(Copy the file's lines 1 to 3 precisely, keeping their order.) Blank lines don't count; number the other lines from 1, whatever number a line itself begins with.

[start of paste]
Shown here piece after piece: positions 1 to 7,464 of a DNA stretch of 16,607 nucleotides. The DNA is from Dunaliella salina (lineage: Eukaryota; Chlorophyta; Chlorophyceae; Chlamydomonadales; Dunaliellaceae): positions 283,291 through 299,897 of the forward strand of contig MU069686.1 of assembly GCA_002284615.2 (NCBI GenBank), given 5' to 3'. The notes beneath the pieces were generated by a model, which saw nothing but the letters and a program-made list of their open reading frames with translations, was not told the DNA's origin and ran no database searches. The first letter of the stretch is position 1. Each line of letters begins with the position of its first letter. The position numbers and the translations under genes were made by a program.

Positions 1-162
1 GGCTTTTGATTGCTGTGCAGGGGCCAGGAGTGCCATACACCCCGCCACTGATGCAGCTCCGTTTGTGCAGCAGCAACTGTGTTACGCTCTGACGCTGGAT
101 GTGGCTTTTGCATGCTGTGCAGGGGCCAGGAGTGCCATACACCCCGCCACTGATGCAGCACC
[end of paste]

Shown here piece after piece: positions 1 to 7,464 of a DNA stretch of 16,607 nucleotides. The DNA is from Dunaliella salina (lineage: Eukaryota; Chlorophyta; Chlorophyceae; Chlamydomonadales; Dunaliellaceae): positions 283,291 through 299,897 of the forward strand of contig MU069686.1 of assembly GCA_002284615.2 (NCBI GenBank), given 5' to 3'. The notes beneath the pieces were generated by a model, which saw nothing but the letters and a program-made list of their open reading frames with translations, was not told the DNA's origin and ran no database searches. The first letter of the stretch is position 1. Each line of letters begins with the position of its first letter. The position numbers and the translations under genes were made by a program.

Positions 1-162
1 GGCTTTTGATTGCTGTGCAGGGGCCAGGAGTGCCATACACCCCGCCACTGATGCAGCTCCGTTTGTGCAGCAGCAACTGTGTTACGCTCTGACGCTGGAT